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Samburu Complex: information
|Sunrise over the Uaso Nyiro river.||Elephants in the Uaso Nyiro River.|
| Unlike more northern (or southern) latitudes, the sunrise and sunset in Kenya don't give the photographer much time to hunt around for the 'right shot'.
"The day just starts.
Bob Geldof, Geldof in Africa
The three-reserve complex of Samburu/Buffalo Springs and Shaba lie in the semi-desert in the south of Kenya's northern Frontier District, north of the 'town with the pretty mosque' - Isiolo. The main local tribes are the Samburu (close relatives of the Maasai), the Boran and the Turkana.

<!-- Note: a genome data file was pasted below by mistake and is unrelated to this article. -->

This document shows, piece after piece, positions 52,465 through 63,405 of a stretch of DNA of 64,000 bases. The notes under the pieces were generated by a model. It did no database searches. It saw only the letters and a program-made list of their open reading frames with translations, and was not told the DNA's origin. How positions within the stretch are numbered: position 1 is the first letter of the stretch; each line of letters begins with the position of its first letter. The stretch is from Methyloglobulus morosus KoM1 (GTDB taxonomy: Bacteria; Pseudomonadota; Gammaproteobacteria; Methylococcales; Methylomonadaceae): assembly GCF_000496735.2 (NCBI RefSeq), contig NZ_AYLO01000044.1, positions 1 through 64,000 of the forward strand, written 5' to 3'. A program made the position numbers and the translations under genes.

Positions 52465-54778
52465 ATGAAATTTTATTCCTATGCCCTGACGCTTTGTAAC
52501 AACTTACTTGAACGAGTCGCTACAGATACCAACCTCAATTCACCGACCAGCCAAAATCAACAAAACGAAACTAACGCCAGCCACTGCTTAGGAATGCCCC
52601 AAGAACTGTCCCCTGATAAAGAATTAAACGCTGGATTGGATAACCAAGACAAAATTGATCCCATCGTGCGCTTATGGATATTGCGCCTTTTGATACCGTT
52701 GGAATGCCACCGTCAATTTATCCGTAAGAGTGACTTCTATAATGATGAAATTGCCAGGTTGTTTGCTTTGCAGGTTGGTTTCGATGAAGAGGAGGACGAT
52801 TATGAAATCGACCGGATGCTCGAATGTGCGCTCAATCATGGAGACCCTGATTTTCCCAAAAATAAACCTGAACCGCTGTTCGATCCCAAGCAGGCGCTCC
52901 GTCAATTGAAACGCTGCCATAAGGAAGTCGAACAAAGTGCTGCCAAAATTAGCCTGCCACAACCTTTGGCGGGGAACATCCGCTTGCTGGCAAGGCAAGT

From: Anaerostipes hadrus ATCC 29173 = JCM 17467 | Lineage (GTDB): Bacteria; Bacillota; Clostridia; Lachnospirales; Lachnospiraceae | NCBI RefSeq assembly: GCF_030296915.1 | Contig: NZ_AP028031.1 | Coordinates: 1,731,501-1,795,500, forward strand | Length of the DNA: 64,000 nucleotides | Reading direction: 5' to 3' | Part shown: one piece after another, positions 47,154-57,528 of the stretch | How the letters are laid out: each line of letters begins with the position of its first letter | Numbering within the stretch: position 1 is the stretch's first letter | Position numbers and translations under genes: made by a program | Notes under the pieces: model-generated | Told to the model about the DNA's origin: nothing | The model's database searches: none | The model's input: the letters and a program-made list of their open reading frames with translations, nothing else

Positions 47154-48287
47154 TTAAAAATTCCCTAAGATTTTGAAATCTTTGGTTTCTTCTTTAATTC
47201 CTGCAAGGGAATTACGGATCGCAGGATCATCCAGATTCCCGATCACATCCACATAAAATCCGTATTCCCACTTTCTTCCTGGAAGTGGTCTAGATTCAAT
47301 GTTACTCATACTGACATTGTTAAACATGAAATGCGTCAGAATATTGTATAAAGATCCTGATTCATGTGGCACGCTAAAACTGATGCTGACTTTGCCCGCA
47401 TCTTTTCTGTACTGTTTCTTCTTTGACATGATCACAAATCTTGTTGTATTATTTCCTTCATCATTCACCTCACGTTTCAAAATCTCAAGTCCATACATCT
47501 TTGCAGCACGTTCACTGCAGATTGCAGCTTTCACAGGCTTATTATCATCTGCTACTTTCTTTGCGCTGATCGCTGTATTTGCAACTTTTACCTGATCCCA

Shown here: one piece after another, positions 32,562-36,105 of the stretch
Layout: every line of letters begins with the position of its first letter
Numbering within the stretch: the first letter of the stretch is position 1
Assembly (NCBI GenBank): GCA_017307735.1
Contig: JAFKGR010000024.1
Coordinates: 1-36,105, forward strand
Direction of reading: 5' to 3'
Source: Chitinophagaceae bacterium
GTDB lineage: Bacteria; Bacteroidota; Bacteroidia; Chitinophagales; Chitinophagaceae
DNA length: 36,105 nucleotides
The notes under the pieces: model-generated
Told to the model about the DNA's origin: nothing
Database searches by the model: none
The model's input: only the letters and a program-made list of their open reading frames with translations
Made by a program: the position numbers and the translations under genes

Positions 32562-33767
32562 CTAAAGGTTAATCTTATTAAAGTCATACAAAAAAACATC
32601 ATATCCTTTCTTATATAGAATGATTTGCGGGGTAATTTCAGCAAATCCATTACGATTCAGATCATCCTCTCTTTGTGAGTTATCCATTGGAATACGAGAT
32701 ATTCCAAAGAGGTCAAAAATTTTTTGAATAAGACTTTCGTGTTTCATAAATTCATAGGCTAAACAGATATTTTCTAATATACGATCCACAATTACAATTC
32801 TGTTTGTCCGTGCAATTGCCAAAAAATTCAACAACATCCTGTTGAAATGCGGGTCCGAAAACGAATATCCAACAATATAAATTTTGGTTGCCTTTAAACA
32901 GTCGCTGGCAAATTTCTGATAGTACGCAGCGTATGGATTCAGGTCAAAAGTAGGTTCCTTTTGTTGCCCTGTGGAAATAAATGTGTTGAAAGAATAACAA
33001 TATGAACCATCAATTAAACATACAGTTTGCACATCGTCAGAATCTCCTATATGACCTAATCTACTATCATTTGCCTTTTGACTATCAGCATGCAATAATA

The journey from Nairobi takes about four hours. Samburu and Buffalo Springs reserves were originally set up in 1948, re-gazetted in 1962/3 and the bridge over the Uaso Nyiro was built in 1964. Shaba was established as a reserve in 1974.
An important feature of all three reserves is the Uaso Nyro ('brown water')
river, which forms the boundary between Samburu to the north and Buffalo
Springs to the south of the river. Further east, it flows through the Shaba
reserve. Its main source is the Aberdare mountains. The river level can vary
a lot from hour to hour, and sometimes dries up completely within the
reserves. However, Shaba has several permanent springs, and Buffalo
Springs, as well as the eponymous springs, has several deep waterholes and
the smaller Isiolo river is permanent.
In the riverine forest, the most common trees are Acacia elatior, Tana River
Poplar, Populus ilicifolia and Doum Palm, Hyphanaene coriacea.
|Text and images © Liz Leyden, 2008
Email: liz [at] v-liz [dot] com
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